I was apprehended by a momma moose and her calf the other day while mountain biking before work in Park City. The crux was not being late for work. I squeezed in my morning recreation like a dog snatches a steak from the table while his owner’s back is turned. It’s a game that starts just before the morning light with the finish bell of arriving at the Fatali Gallery at 10:30 to open. The standard variant allowed for any miscalculations in time was exactly fifteen minutes…no time for Starbucks or any other luxurious deviations.
The pre-dawn mornings of late have the chill of frost on the ground with the steam of my breath chugging up the trail like a locomotive churning up a mountain pass. I wandered up through the maples that shot skyward in crimson flames declaring that fall has arrived and winter is soon to come. The chokeberries, rosehips and aspen trees showed slight tinges of agreement but there time was still to come. The wildflowers that one would normally equate with spring are also in full bloom as the short warm season in the mountains blends spring into fall. As the warmth of the morning sun filters through the groves of aspen, pine and brush the sweet fragrance of fresh mountain air mixed with damp earthen soil fills my nostrils reminding me of the smell of wet hay after a summer rain.
After summiting the climbing trail I had turned downward onto a winding trail that snaked its way down through endless groves of aspen with a maze of inter-connecting roots woven like lace on the bed of the trail making it impossible to take my hands off the handlebars to blow the drizzle out of a dripping nostril. Some of the aspens hinted at a change in the season but mostly they just stood their guard with their green leaves dancing in the sunlight and sounding as many waters running.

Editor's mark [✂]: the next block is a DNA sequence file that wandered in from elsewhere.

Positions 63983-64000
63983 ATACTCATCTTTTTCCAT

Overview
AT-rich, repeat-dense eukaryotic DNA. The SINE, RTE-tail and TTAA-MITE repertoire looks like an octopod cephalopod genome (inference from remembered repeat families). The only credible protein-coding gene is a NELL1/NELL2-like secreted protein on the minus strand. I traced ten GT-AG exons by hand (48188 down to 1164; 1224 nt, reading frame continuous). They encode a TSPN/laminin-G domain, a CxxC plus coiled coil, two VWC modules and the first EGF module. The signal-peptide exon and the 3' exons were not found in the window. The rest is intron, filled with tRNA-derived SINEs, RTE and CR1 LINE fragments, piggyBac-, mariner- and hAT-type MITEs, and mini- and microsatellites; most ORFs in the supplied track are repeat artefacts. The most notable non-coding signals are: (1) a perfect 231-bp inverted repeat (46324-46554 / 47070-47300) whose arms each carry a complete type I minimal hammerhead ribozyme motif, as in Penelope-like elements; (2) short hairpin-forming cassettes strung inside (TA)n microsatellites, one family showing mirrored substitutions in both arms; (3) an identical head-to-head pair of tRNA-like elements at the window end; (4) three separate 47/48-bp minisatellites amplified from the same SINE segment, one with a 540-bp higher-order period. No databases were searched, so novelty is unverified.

As I rounded a corner she stood, six or seven feet tall on the trail fifty feet in front of me with her calf frozen in it’s track between us. She stood her ground and refused to move. I blended in with the nearby trees trying to figure out how to get her to move on. Being downwind she could smell me, but I’m not sure she could see me too well. After about 20 minutes she started to slowly graze on the surrounding low-lying leaves but remained in place cautiously aware of me. There was simply no way of passing her and I feared that if I retraced my route back up to the summit and down from where I had come, I would be horribly late for work.
Then I came up with a plan. She was no longer panicked at my presence but still standing her ground so I figured that if she knew that I was moving both towards her and away from her she might think it was time to high-tail it out of there with her calf. I started clapping and walking towards them slightly, then away. The idea was that she would clearly hear me approaching, then leaving and not being a threat. It worked. As soon as she could hear that I was going away from her she finally took off down the hill that my switchback trail threaded its way down.
My fear was that they would show up on a subsequent switchback but to my delight upon clearing each section below they had vanished. I rushed the remaining tangle of skinny trails, roots and rocks at a crazed pace in order to make up for lost time. After a blur of motion upon returning to my room, showering and throwing on clothes as I hastily readied myself for the day I arrived at work only a few minutes behind and still surging from the adrenaline slightly.
The grin on my face was most likely evident throughout the day like the chops of a dog lapping the grease off its muzzle having pulled off another score and thankful that our Master has provided such a fine banquet before us for the taking.